Film/Video Editor/Smoke Artist
When I was a kid, there were two things I did 75% of the time. I read books and I drew random things. I was that weird kid who actually loved school. I was that kid whose parents made them go out to play instead of reading in my room, so I took my books outside with me. I was a decent artist, but I never did pursue that avenue because my parents, both practical, hard-working people, told me I couldn’t make a living drawing pictures. I decided to do as I was told and went to college as a business major, even though I missed being creative. The one part of me that never went away was my love for a well-told story and I never stopped reading.
After learning the ropes in the business world as administrative assistants for various executives, I landed a career job as a meeting and event planner for a Fortune 500 company. I learned that details were HIGHLY important for any successful event or trade show. I also got to see a great deal of the larger cities of the US during that 8 years. For a young, single girl who had rarely left her own state as a child, it was the life.
Planning over 100 trade shows a year will definitely have you thinking about how to make your company stand out from the crowd in a busy convention center. It’s not enough to have one of the largest booths there, you still need to convince them to stick around. I learned a lot of eye-catching tricks and saw my fair share of trade show videos there as well.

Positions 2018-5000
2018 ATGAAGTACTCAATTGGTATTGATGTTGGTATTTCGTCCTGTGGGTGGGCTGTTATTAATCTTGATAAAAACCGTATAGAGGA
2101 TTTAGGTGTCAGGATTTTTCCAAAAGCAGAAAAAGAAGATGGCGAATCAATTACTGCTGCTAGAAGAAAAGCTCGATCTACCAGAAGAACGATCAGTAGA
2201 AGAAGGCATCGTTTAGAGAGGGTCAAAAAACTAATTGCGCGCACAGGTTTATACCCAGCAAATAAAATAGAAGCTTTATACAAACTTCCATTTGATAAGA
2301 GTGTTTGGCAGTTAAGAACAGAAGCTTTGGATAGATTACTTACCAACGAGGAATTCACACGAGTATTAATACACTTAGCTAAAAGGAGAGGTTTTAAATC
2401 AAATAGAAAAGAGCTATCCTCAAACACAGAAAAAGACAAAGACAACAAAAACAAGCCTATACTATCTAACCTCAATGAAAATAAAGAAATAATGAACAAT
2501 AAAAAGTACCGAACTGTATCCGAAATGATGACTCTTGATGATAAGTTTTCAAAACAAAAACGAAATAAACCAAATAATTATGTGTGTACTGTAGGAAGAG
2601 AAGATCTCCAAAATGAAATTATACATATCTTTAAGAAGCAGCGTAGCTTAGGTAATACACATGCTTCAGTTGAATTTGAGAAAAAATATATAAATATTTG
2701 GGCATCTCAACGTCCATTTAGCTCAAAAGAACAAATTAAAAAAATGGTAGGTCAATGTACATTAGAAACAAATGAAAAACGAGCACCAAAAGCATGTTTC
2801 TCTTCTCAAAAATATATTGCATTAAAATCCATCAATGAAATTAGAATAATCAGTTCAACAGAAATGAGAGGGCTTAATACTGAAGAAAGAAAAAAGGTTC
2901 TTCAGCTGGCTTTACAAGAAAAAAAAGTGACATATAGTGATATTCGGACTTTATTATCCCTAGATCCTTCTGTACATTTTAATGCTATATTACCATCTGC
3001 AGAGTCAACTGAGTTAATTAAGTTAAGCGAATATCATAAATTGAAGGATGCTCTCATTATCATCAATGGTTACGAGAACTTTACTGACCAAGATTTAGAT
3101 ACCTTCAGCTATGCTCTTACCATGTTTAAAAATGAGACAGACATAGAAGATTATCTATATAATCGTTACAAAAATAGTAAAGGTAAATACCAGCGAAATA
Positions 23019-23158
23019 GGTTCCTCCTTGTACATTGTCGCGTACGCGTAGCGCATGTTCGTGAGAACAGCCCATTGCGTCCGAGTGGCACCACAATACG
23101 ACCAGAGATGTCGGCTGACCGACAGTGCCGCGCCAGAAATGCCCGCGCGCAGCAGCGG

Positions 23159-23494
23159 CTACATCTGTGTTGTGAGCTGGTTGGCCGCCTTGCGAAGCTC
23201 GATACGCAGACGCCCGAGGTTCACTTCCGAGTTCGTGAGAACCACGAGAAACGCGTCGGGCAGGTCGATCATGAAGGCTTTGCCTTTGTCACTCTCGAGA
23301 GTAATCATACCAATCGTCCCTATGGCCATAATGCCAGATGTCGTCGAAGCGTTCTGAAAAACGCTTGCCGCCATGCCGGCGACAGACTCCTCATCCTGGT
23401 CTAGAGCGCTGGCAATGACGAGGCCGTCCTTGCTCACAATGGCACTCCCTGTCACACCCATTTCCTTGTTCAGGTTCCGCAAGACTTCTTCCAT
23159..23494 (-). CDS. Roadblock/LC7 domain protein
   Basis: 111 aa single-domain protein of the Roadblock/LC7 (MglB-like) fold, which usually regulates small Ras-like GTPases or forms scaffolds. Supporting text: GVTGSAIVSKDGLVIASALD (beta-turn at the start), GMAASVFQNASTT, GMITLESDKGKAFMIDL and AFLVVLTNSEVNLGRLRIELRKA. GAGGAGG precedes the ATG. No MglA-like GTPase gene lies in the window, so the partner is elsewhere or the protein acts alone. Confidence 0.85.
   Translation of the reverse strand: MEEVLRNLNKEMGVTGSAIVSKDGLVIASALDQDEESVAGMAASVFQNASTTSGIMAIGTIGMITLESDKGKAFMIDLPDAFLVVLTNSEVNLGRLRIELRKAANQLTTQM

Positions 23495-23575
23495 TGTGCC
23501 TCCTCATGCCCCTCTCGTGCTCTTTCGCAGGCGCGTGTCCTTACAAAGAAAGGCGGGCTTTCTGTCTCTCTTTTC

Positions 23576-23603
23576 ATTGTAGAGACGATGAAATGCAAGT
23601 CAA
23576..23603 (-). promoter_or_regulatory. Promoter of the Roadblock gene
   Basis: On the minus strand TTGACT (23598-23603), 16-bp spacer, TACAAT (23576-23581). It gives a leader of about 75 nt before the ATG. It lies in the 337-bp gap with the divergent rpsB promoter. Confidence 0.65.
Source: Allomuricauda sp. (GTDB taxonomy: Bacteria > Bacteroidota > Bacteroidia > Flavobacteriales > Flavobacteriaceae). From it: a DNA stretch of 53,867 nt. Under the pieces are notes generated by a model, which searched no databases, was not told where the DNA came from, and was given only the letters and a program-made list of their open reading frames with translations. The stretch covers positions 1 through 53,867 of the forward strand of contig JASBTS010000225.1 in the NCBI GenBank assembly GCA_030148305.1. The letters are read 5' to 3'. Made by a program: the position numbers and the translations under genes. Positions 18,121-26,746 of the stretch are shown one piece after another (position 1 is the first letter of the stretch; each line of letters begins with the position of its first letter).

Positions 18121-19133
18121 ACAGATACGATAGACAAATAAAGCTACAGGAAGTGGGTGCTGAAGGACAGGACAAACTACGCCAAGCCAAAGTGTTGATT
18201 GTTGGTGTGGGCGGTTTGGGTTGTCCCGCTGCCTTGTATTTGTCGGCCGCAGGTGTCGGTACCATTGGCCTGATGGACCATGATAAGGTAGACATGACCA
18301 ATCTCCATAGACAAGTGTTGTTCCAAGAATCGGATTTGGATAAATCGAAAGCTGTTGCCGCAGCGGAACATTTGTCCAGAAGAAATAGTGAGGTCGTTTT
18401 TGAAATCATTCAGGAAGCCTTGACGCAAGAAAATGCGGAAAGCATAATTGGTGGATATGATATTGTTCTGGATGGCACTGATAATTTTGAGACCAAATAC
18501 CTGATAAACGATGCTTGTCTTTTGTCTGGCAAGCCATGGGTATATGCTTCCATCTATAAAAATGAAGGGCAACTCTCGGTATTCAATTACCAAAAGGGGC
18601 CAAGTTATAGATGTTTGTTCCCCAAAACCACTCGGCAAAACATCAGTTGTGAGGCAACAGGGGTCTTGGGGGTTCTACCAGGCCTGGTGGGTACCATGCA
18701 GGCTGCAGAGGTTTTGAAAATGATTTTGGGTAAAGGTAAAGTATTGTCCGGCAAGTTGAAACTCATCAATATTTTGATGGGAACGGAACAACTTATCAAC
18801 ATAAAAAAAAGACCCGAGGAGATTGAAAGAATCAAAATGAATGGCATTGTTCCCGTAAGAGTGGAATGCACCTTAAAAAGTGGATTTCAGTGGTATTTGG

The corporate world is definitely not for the faint of heart, nor is it for those who want to follow their own paths and after a while I knew I didn’t want to be there forever. Randy convinced me that we should start a business, a video production company, and that’s exactly what we did. I brought my love of story well-told, along with my video marketing experience and we took a giant leap into entrepreneurship. That was 7 years ago. Since then I’ve become the chief editor, along with my many other hats, and can’t imagine life in the cubicle again. Editing corporate videos, trade show videos, documentaries, and feature films is truly a passion for me. Basically, I found my formerly-denied creative side again.
Beth "Smoke artist" Sowell
Working hard for something you care about isn’t called stress, it’s called PASSION. Jeff Foxworthy said, “Find something in life that you love doing. If you make a lot money that’s a bonus, and if you don’t you still won’t hate going to work.”
Spending many years in Corporate America taught me a great deal about what I really want out of life. I came from a family of hard-working people, which was a blessing because I learned NOT to be lazy and that good work ethics are important, however, they also convinced me that I would never be able to make a living with art, which at the time was my creative outlet.
In an effort to stay somewhat in the world of art and with an appreciate for old houses and buildings I started college majoring in Architecture, but realized quickly that I really didn’t want to do that much math. I gave up on creativity and thought my family must be right.
I switched to Business Management and eventually ended up in cubicle-land. I enjoyed some parts of my time there as a corporate event planner, traveling around the country to meetings and trade shows, making some great friends along the way, but the closest thing to creativity I ever got was putting cartoon characters on the badges that my attendees wore to events. It really wasn’t the life for me, although a great way to spend my 20s.
When Randy asked me to join him starting a new business I was happy to bring my event planning skills to Episode 11. I learned how to edit video from Randy while waiting for those event planning jobs that never seemed to roll in as much as the video and photography. It was exactly that creative outlet that I'd been missing all those years.
We dropped meeting and trade show planning from our repertoire and I never looked back, even when my hard-earned CMP designation expired. I can’t imagine doing anything else.